wide range of cars in the UK,’ James Stewart, HSBC’s interactive

services manager, explains. ’But it is a massive undertaking because it

means writing more than 3,000 codes. The more complicated the data, the

longer it takes to load the page, the longer your splash screen is up

there (on the TV) and the more chance viewers will lose patience and

move on.’





Own channel



It might seem elaborate now, but there’s no reason why an advertiser

might not buy and brand its own channel. The nearest thing so far is

probably QVC’s new interactive shopping channel, QVC Directory, which is

launching on Sky.





Sponsorship



There are, broadly, two kinds of sponsorship, as with non-interactive

TV: sponsoring a programme which exists, or backing the production of a

programme. Both of which would benefit if the ITC relaxes its

sponsorship rules.



There are already interactive opportunities. For example, Two Way TV,

which provides interactive programming, will work with sponsors for its

existing interactive game shows.



Wholesale backing of programme production is not a new approach to

securing the right audience for a product. Procter & Gamble was behind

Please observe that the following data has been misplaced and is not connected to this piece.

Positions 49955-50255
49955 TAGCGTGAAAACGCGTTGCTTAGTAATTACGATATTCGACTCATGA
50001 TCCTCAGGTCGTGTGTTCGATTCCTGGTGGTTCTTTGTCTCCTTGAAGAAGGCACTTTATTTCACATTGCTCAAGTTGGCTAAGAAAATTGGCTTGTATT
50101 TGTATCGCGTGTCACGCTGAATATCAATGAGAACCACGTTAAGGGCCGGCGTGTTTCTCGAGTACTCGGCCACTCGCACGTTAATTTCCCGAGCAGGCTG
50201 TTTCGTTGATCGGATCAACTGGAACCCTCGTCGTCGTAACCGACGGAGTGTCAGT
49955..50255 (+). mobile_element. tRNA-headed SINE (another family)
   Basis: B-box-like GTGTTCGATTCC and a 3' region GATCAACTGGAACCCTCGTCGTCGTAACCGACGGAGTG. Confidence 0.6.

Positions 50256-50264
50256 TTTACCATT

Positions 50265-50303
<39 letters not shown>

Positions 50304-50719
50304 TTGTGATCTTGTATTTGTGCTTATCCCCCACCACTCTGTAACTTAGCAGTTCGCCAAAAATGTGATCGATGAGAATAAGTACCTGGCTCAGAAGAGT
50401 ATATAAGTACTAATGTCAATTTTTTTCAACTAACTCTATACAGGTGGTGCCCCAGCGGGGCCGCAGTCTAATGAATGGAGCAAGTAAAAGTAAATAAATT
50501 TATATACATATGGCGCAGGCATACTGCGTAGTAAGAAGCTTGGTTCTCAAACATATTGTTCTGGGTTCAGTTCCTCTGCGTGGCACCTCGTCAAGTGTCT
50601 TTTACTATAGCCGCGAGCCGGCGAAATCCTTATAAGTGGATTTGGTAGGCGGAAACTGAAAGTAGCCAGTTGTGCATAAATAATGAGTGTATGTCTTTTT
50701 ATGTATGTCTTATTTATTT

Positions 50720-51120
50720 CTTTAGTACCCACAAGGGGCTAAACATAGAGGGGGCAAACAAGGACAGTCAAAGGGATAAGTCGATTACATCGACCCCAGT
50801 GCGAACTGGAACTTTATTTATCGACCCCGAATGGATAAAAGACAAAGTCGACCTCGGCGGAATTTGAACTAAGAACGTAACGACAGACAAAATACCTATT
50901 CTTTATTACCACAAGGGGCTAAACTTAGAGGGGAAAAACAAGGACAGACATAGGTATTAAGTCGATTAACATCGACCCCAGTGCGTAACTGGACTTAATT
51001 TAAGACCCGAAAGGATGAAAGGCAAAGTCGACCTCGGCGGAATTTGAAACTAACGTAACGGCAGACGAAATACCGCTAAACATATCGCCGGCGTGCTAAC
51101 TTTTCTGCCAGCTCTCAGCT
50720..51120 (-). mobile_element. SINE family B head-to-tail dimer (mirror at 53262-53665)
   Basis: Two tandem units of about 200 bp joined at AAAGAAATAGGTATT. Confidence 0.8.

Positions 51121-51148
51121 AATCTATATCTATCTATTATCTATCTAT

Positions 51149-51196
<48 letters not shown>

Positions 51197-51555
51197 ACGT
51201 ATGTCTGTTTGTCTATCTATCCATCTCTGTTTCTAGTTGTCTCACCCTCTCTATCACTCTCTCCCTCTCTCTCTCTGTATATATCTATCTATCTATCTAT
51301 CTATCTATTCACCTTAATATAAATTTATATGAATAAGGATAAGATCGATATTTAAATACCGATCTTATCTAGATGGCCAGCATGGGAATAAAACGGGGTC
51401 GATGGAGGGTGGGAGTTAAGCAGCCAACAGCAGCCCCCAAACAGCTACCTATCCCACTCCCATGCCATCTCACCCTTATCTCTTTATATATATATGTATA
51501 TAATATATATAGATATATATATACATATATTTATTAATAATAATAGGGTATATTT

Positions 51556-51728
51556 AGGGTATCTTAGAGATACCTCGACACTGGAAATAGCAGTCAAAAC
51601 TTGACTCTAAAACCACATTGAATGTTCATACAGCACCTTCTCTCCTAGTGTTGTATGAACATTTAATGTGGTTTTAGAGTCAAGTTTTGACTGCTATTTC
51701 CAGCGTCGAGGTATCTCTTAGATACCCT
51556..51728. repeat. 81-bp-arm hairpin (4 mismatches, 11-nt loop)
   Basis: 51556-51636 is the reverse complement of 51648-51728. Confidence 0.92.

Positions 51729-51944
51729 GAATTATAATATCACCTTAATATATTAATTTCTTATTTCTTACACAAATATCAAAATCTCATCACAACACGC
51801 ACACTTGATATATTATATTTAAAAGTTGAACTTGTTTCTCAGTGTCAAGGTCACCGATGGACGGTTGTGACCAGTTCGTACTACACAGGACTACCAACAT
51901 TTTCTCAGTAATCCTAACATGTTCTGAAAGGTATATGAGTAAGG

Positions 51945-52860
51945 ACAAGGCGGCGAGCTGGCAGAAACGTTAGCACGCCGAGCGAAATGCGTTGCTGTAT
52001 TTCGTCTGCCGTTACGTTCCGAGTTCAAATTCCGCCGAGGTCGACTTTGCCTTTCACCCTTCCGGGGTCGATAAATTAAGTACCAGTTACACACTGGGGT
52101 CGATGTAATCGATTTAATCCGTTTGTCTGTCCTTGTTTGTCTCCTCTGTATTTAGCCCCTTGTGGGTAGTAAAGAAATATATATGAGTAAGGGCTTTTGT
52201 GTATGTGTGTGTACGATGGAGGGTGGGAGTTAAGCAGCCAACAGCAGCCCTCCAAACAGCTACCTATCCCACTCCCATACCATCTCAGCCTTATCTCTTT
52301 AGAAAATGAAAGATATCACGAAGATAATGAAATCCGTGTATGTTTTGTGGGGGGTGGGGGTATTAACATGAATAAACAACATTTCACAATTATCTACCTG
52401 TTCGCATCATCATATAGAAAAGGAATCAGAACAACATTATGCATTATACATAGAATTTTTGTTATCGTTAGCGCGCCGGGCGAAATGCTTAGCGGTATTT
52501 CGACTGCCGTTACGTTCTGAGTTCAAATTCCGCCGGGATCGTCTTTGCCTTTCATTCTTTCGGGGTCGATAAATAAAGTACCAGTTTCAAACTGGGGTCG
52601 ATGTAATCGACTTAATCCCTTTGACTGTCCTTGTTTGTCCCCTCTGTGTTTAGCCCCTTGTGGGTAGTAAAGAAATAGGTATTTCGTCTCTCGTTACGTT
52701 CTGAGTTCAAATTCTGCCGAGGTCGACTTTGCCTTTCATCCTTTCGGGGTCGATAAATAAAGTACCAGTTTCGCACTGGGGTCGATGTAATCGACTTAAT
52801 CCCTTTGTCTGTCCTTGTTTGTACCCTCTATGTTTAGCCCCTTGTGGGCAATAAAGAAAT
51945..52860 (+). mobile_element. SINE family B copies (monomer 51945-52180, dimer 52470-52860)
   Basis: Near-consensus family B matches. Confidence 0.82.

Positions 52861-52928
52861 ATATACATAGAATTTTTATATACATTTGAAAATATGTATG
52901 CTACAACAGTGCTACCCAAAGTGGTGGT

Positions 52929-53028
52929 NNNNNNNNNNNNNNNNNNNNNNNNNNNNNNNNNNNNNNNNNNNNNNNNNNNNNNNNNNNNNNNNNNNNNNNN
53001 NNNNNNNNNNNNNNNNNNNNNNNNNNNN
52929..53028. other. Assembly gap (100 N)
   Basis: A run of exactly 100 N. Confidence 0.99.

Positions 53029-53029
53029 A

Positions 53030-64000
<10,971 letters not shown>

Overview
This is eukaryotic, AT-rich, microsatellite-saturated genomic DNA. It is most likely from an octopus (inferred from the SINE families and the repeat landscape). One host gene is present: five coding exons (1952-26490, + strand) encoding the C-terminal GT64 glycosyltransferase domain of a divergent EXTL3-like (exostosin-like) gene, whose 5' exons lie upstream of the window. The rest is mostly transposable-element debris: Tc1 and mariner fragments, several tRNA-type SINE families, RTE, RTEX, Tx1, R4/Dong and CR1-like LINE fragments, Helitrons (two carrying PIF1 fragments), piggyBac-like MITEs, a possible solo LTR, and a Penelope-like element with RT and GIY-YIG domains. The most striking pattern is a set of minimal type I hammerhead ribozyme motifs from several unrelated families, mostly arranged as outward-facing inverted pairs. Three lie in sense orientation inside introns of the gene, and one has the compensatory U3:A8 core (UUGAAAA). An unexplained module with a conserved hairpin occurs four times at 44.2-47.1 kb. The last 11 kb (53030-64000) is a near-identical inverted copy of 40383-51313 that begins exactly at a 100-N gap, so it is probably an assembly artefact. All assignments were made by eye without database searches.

the first TV soaps and also created the comedy series, Northern

Exposure. It may become more commonplace as the need for programming

increases.



The chief rule, with sponsorship as with all advertisers’ options, will

be not to underestimate the viewer’s antipathy to advertising. According

to Lowe Howard-Spink’s Ad Avoiders research, started in the 80s, the

number of people who agree with the statement, ’I enjoy the TV ads as

much as the programme’, increased to around 33 per cent in the UK in

1991, but it has since fallen.



A cautionary tale. When BT carried out its interactive TV trial in

Colchester, ads were confined to a channel called Adland. In the first

week, 55 per cent of households tuned in to the channel. But after that

it never got up to even 20 per cent in the next 25 weeks of the trial.



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1 Job description: Digital marketing executive

Digital marketing executives oversee the online marketing strategy for their organisation. They plan and execute digital (including email) marketing campaigns and design, maintain and supply content for the organisation's website(s).